The streets in which the participants feel unsafe in Sinanpaşa Neighborhood and surroundings are determined and pinpointed on the map, based on the data acquired from the survey results, in order to analyse the relationship between fear of crime and the formation of the environment. Afterwards, the choice, integration and connectivity maps of these areas are created via the space syntax method.
According to the choice map, Sinanpaşa Neighborhood and surroundings are the major axials of Beşiktaş and at the same time it is found out that the choice values of the streets connecting the area to the surrounding districts have the highest choice value in the zone. The streets with the lowest choice value turns out to be the innermost areas of the region―the areas without a decent and incessant structure.
Examined comparatively, there is a consistence between the connectivity map and the choice value map, both of which were obtained with the space syntax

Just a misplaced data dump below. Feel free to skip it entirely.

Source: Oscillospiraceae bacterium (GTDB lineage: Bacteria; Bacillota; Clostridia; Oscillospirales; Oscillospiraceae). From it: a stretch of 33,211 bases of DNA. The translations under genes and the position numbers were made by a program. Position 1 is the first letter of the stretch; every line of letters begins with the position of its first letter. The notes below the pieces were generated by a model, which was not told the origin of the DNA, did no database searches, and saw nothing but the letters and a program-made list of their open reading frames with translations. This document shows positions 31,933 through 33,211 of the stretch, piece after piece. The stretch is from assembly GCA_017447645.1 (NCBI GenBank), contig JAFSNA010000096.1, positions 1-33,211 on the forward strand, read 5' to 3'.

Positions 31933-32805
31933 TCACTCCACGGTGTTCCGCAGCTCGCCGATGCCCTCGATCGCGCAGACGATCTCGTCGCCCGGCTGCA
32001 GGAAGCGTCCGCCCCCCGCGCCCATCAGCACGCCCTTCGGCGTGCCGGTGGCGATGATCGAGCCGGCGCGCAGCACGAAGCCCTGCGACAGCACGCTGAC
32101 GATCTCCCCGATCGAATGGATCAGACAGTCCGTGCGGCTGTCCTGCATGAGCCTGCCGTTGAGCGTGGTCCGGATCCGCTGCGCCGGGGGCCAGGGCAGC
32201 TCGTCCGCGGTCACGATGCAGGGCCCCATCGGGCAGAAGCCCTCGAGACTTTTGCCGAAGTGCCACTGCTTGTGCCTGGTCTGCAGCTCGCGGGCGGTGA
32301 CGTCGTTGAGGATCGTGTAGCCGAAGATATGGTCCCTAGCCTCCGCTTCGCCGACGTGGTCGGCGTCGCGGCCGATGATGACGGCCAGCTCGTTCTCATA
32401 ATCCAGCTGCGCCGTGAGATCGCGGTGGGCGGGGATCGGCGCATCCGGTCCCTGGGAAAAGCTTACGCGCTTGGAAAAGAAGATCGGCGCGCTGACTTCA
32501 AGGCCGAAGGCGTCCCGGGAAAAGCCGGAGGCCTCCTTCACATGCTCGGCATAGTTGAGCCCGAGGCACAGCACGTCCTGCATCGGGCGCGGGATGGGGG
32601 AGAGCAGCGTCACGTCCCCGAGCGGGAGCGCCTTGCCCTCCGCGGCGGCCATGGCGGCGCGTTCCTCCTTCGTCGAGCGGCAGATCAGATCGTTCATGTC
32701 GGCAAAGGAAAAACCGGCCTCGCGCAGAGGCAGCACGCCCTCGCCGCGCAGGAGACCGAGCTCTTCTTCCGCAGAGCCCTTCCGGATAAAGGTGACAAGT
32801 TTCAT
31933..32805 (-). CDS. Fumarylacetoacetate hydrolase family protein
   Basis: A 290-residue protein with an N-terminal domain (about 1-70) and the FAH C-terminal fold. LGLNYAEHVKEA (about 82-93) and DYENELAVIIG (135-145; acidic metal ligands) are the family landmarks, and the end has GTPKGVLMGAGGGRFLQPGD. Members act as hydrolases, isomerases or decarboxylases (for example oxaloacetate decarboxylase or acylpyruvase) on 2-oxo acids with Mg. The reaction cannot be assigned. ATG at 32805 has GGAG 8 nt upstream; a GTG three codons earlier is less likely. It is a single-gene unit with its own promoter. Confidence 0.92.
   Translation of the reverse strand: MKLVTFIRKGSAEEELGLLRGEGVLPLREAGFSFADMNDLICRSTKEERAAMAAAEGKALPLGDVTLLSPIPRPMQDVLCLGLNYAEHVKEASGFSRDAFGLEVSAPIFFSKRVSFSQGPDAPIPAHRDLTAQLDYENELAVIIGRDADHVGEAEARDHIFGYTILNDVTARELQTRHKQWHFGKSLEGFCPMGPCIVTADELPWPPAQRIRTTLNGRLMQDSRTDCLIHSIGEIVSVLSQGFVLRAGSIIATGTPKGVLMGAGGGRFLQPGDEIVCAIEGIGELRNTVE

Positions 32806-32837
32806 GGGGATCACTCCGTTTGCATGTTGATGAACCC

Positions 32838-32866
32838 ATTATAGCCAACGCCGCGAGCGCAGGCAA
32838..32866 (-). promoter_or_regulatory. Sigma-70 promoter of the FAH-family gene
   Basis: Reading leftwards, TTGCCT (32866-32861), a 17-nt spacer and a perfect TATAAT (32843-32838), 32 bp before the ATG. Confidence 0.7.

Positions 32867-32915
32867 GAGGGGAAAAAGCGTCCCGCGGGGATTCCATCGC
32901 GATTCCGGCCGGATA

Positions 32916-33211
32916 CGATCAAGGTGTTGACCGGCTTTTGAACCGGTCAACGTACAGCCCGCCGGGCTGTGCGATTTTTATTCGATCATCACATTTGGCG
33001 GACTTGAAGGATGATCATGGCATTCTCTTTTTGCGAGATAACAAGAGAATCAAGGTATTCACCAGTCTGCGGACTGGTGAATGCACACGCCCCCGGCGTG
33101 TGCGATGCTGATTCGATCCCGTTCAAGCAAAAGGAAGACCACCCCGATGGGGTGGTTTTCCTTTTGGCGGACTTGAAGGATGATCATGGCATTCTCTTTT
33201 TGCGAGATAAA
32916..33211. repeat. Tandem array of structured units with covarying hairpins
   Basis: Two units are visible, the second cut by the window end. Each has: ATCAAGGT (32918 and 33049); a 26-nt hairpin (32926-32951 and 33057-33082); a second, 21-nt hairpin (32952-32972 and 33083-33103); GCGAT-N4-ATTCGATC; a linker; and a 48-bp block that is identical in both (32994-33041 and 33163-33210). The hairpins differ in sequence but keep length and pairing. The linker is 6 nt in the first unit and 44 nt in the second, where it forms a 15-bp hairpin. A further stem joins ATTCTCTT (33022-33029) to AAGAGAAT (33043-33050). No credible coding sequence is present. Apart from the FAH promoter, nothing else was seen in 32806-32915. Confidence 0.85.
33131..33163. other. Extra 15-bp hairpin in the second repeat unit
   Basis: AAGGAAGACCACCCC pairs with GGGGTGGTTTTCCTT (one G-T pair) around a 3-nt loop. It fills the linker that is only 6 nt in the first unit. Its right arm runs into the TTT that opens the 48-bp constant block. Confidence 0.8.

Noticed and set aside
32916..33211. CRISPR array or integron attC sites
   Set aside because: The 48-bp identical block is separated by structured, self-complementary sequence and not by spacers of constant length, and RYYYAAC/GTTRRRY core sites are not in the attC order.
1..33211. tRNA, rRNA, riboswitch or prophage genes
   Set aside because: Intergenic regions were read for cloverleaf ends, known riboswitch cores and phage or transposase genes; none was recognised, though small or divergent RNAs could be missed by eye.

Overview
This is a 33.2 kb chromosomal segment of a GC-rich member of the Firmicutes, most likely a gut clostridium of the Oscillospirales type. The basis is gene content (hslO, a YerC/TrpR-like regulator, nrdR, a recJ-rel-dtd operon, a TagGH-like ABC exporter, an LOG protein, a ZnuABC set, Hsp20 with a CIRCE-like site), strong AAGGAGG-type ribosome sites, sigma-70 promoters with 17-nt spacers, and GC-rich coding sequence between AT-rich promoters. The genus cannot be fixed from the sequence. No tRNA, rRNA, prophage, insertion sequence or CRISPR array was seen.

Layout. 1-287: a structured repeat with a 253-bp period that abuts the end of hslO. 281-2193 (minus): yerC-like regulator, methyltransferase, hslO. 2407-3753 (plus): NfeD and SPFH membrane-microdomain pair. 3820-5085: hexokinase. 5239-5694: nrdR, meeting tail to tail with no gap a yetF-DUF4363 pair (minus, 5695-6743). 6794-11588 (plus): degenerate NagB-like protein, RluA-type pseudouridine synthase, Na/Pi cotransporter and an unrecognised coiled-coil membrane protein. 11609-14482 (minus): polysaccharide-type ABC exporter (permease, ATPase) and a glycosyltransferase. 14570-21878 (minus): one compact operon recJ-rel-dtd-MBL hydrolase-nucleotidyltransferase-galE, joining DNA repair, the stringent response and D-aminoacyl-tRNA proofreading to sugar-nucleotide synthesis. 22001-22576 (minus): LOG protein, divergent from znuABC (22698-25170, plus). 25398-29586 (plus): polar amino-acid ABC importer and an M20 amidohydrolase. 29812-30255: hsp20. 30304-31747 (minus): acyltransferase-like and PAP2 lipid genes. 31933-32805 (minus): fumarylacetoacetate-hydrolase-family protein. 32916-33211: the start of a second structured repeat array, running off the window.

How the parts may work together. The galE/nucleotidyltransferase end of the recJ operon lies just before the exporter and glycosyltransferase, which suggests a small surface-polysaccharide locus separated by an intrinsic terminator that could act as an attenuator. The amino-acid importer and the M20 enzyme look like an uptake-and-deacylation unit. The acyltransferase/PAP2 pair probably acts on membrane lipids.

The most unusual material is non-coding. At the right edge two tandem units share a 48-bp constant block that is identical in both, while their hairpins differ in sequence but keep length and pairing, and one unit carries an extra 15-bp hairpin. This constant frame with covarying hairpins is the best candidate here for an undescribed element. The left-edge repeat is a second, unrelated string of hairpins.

Table 1. Correlation analysis according to gender.
**Correlation is distinct at 0.01 level (2-tailed). *Correlation is distinct at 0.05 level (2-tailed).
Table 2. Safety after renovation and demographic data multiple regression analysis.
method. The main roads with the highest connection value are determined to be the roads encircling the area and connecting the area with the surrounding environments. Moreover, interior streets are the axials with the lowest connection value. To this respect, it can be said that the most effective axials for determining the choice value are the axials with the highest connection value (Image 4).
Image 4. Selection map and connection map of Sinanpaşa neighborhood.
According to the integration map values with regional and local scale, the area consisting of Beşiktaş bazaar zone has a high integration value. It is seen that the sectional interior streets with low connection value and low selection value, also have low integration value (Image 5). Containing the historical core of Beşiktaş, Sinanpaşa Neighborhood has an integrated structure in general. However, according to the data obtained from the questionnaire study in the zone, the streets in which the participants feel most unsafe are also mostly around this area (Image 6).